2000’s – Onwards & Upwards
Another source of great optimism was a recent contact with new local residents Richard and Ann Griffith and their Griffith Foundation. The Griffiths agreed to make a donation that eventually totaled in excess of $400,000 for the construction of the “Scott Griffith Lodge”, a 6,000 square foot facility on the BOEC Program Site. The lodge was rededicated as the Scott Griffith Lodge in July 2005, in memory of their son who died of cancer at the age of 27. The Scott Griffith Lodge helped to “change the face” of BOEC, not only by providing a facility better suited for populations with more severe disabilities, but also by providing a much needed logistics center, staff office, garage, and a source of revenue in the off seasons. BOEC secured a 25-year lease (at $1/year, 1992-2016) for the F&D Placer lots from the Town of Breckenridge.
Success bred success as BOEC grew and improved in many areas through the early nineties in into the 2000s. The Adaptive Ski Program improved in countless ways: participant numbers grew 134%, the ski office was overhauled, a huge, loyal corps of volunteers (eventually numbering over 100) was developed and a fleet of new adaptive mono and bi-skis was built, larger than that of any Adaptive Ski Program in the country.
The Winter Wilderness Program was re-started, seeing a 120% increase in participant numbers. Efforts were made to encourage client agencies to raise funds on their own to come to BOEC, thus saving scholarship dollars and allowing BOEC to offer scholarships to more organizations. Soon the Wilderness Program emerged as not only a central component to the mission of BOEC, but also a substantial source of revenue. More and more diverse populations were served once again in the Wilderness Program, thanks to the Scott Griffith Lodge and a renewed marketing effort to serve more diverse youth groups. Course curriculums once more became “wildernessy,” as the staff placed greater focus on teaching skills and doing more backpacking trips and peak ascents rather than just cabin-based activities.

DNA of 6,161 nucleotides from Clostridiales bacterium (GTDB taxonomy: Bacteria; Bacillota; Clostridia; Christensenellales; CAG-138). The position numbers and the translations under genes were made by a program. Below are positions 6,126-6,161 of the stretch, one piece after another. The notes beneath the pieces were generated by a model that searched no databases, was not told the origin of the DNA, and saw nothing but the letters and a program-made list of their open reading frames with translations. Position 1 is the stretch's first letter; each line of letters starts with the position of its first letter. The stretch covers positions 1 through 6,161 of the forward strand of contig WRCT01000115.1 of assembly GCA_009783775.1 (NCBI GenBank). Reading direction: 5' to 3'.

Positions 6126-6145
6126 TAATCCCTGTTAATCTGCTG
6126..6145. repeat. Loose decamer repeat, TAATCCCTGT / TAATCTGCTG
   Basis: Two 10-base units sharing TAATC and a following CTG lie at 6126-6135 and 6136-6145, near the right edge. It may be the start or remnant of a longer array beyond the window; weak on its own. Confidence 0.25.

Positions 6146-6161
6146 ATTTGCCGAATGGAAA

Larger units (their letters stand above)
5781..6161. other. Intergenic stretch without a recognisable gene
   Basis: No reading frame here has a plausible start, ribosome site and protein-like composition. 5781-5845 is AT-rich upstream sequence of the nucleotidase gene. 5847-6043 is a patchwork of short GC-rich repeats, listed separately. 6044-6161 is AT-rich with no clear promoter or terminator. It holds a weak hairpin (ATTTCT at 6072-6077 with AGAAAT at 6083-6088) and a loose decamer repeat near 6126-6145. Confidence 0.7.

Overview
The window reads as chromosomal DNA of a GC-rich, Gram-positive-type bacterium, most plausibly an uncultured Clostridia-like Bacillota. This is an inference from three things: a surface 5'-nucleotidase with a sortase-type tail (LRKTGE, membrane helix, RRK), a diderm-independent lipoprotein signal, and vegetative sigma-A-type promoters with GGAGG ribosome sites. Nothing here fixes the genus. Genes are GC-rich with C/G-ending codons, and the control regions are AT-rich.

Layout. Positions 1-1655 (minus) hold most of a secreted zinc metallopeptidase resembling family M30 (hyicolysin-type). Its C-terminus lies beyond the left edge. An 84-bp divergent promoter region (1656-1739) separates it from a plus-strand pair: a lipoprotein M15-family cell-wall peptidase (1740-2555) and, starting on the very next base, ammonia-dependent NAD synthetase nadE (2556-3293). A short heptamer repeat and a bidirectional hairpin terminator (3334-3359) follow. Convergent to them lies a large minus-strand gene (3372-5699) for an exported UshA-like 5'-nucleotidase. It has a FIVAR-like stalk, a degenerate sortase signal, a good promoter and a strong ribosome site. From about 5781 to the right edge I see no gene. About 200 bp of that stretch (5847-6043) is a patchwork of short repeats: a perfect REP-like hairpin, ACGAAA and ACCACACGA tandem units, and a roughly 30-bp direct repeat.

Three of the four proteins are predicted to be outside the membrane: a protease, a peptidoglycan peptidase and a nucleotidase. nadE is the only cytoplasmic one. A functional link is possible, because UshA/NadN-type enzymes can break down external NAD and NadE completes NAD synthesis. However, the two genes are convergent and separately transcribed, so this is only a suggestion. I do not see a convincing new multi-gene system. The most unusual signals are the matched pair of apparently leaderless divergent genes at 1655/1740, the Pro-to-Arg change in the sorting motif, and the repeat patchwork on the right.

Through the nineties and into the 2000’s, marketing efforts were expanded and special events took on new energy as BOEC continued into an era of increased financial stability, high quality programming and national recognition. The Wilderness program grew significantly during this time, as well as increased program support from foundations and individual donors. In 2006, the Keystone Adaptive Center (KAC), run by BOEC, was opened in partnership with Keystone Resort. Adaptive skiing and handcycling are KAC’s core features. From 2007 to this day, BOEC has experienced the fullest and most successful years both in enrollment and finances, since its inception. These “banner years” have resulted in BOEC consistently serving nearly 3,000 participants per year with over 10,500 programming days.
BOEC’s year-round operations are funded through a combination of earned revenues, scholarships and general operating support. Today, after more than 45 years of existence, BOEC is strong and has been true to its mission–expanding capabilities through challenge and adventure, both for its participants and as an organization.